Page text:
Colorado has played a key role in the narrative of the Obama administration and its political strategy. The Democrats' networked system of sharing campaign resources will be tested Tuesday on Election Day 2010.
The ads are out. Early voting is over. Pre-election polls and pundits have spoken. What's left is getting voters to the polls – a must in all states, but nowhere more so than in Colorado, where lavishly funded races for Senate, governor, and at least three House seats are coming down to the wire.
“To be short and to the point: We have a lot of work to do,” said Sen. Michael Bennet (D) of Colorado, at a Sunday get-out-the-vote rally following a 72-hour bus tour. He is narrowly trailing challenger Ken Buck (R) in a race too close to call.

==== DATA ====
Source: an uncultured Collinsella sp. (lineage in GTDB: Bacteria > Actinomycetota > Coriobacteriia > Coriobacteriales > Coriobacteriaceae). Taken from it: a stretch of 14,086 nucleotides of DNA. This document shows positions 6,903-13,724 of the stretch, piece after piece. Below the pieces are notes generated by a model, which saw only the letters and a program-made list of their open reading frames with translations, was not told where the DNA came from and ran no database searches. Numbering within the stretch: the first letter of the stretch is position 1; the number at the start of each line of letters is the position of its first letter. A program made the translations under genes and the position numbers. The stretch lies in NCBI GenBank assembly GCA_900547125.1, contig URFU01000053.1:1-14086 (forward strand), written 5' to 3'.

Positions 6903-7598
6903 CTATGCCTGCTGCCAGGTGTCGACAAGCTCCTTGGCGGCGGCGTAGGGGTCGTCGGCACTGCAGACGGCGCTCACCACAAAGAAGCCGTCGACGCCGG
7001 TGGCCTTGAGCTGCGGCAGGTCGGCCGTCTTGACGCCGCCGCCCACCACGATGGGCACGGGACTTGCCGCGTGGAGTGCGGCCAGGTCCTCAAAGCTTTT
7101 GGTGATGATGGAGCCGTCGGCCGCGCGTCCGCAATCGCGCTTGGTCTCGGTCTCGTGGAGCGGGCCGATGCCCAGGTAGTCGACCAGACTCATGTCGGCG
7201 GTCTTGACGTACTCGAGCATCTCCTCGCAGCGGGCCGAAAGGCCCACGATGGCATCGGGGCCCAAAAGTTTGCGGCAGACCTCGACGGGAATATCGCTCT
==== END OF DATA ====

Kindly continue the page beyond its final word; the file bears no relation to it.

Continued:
“Knock on every single door and make phone calls. When you do that, that’s what’s going to make a difference in this race,” he said.
More than just another battleground state, Colorado has played a key role in the narrative of the Obama administration and its political strategy. The president accepted the Democratic nomination at Denver’s Invesco Field. He signed his first major domestic priority – a $787 billion stimulus plan – in Denver.
Colorado also evolved a formidable political model in rallying a network of progressive groups, funded by big donors, to share databases and coordinate strategy and get-out-the-vote efforts – a model subsequently adopted by the Democratic National Committee and replicated in other battleground states. But the so-called Colorado model faces a formidable challenge in a year when public opinion has swung so strongly against the Obama administration and Democratic incumbents. It’s facing its greatest test in turning out voters in an election cycle expected to produce big gains for Republicans.